Master Drilling eyes deep gains with new boring technologies

Master Drilling — a company specialising in raise bore drilling — is working on technologies that could change the way underground workers operate, boosting productivity and lowering costs at a difficult time.

The mining industry is grappling with low commodity prices, rising costs and replacing reserves. Any developments to lower costs and raise production would be highly desirable.

Master Drilling, which prides itself in chasing innovative technological advances in the services it can provide in competition with Murray & Roberts, will be in a position at the end of the year to update the market on new technologies it is testing.

One of the key trials will be a horizontal boring machine that will take a few months to drill a 2.1m diameter tunnel on an inclined gold reef at Sibanye Gold’s Kloof mine.”Any equipment you bring to a mine to open reserves can only add value. Whatever you do with a non-drill and blast system that has speed and efficiency will make a huge difference,” said CEO Danie Pretorius.”We were told last week that most mines in the world run at between 50% and 70% capacity. Isn’t that suicide? We are saying if that’s true, why not deploy a way to open reserves more quickly,” he said.

The borer, which weighs a fraction of what other tunnel borers weigh, can drill 300m tunnels in six months whereas it would take two to three years using explosives and hand-held drills, Mr Pretorius said.Raise boring, which is a way of drilling a vertical shaft by pulling a cutting disk from underground to the surface, is the mainstay of Master Drilling’s business and a specialty it wants to deploy in the energy and construction sectors, particularly in hydroelectric schemes. It is busy with two of these projects in Ecuador and Colombia.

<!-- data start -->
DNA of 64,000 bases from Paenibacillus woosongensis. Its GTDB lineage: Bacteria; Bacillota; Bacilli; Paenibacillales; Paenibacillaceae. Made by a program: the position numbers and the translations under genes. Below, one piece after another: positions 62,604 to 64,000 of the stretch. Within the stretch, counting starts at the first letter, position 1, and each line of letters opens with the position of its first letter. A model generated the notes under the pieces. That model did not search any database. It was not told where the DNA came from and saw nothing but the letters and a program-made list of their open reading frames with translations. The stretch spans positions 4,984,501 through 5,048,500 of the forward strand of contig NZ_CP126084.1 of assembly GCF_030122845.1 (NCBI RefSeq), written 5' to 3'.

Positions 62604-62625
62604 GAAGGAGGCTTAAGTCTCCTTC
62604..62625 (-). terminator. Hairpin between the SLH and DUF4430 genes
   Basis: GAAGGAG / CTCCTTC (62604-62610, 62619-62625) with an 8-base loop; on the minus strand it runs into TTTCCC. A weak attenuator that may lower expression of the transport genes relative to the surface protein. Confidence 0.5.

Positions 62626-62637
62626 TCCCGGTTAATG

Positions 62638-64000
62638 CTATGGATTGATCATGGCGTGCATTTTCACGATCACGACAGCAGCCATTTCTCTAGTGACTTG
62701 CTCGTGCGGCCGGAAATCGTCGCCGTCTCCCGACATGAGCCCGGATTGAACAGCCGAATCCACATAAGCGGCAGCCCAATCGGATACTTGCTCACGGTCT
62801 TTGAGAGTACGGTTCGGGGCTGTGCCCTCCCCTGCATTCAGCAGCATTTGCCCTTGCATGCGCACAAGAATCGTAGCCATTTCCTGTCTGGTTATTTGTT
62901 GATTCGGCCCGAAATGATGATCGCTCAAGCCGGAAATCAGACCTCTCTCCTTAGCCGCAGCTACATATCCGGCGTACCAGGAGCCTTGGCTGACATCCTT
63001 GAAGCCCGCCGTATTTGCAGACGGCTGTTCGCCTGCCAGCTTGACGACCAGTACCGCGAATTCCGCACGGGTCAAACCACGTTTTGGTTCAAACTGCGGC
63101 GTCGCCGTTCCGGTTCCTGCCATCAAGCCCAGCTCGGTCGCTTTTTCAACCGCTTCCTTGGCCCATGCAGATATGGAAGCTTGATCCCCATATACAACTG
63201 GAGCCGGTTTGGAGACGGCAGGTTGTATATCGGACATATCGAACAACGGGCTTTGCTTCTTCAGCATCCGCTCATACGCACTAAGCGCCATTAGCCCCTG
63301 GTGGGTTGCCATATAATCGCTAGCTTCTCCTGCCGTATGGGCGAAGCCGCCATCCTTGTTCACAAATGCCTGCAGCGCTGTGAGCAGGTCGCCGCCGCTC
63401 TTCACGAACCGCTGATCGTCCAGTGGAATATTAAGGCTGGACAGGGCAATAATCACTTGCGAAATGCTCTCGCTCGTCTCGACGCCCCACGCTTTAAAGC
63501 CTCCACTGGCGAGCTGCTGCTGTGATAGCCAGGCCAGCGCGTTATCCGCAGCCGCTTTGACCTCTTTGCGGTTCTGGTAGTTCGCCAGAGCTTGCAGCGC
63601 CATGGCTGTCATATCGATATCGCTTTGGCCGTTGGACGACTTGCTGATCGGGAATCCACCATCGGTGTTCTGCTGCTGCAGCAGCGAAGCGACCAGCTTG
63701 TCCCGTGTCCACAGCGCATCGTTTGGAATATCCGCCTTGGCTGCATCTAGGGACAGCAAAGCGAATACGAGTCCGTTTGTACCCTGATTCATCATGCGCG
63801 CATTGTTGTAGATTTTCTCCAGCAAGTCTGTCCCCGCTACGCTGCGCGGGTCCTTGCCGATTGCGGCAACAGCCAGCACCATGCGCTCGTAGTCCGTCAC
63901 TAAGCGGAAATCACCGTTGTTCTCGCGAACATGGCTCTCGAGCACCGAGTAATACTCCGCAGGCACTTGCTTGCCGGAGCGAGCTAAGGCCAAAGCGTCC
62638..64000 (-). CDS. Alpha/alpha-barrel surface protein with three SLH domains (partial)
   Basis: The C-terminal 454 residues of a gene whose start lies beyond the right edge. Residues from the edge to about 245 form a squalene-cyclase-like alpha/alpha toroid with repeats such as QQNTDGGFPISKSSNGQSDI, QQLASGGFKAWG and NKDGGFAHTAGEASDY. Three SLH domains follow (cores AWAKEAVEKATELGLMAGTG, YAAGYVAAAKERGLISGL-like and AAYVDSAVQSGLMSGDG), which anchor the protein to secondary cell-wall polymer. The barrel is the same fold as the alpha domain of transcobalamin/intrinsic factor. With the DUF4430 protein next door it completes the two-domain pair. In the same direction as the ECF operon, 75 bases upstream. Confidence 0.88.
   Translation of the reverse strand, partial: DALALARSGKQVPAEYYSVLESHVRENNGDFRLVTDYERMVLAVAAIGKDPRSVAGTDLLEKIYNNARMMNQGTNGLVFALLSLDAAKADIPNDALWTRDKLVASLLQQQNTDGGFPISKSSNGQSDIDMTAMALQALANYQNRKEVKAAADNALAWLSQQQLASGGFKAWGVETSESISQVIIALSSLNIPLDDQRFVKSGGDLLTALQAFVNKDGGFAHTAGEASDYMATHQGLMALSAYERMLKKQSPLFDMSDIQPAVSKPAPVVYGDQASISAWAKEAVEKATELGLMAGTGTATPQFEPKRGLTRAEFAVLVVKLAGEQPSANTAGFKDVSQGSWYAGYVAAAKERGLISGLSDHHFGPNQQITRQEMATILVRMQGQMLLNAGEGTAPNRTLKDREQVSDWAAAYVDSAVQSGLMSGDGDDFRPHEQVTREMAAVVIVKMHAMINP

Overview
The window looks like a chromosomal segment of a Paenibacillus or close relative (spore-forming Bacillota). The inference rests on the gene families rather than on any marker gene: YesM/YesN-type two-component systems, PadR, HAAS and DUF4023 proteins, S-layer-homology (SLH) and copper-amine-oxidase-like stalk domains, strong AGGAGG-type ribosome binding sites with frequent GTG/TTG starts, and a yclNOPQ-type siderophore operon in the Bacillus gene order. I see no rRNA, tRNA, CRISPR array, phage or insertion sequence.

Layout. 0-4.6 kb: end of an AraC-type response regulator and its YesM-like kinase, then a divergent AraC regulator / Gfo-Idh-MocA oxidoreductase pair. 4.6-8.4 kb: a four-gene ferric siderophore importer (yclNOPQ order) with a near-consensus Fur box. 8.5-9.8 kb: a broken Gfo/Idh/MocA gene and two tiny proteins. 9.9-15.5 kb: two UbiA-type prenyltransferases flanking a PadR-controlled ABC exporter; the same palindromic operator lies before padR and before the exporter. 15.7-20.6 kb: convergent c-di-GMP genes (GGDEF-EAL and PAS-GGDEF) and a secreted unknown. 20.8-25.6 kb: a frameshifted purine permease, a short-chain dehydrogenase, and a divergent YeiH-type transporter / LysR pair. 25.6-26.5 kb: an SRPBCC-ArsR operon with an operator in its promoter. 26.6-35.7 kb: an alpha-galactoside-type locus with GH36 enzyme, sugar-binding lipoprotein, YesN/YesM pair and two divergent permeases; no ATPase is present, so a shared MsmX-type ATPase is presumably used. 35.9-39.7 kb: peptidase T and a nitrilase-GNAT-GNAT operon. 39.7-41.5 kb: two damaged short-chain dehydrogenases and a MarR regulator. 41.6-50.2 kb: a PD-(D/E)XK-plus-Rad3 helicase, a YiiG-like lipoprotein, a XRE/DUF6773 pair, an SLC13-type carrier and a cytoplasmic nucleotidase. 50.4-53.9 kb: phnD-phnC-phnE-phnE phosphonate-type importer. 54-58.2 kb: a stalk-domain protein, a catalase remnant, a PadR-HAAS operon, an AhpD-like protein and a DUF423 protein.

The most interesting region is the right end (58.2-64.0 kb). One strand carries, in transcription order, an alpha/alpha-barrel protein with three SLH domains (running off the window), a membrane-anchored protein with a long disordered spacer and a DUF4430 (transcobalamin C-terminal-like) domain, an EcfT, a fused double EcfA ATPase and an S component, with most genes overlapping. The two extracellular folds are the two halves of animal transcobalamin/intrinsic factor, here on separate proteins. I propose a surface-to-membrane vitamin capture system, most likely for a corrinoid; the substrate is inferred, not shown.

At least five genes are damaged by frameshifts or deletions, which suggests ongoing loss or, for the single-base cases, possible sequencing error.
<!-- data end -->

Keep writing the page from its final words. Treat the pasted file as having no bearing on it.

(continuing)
The company would like to have 60% of its business in commodities and the rest in energy and construction projects, Mr Pretorius said. Master Drilling plans to enter the US market for the first time at the end of this year or early next year, using its platform in neighbouring Mexico to launch its offering to US customers.It intended generating revenues in dollars but paying costs in pesos, which would give it an advantage over US drilling companies, Mr Pretorius said.

It wants to develop a way of blind boring in hard rock conditions. Technology exists to do this type of drilling in poor ground conditions. Unlike raise boring, there is no underground tunnel from which to attach a reaming head to pipes lowered from the surface and which is then pulled upwards, leaving a shaft behind.

“For regions like Africa, this technology is vital. I really believe there is scope for it. We want to adapt the blind hole machines used in the US and China to be hard-rock machines,” Mr Pretorius said.”In Africa, if you look at timing and costs, the logistics are a nightmare. If you can trim time by half, reduce the number of people and equipment, it’s got to make good sense,” he said.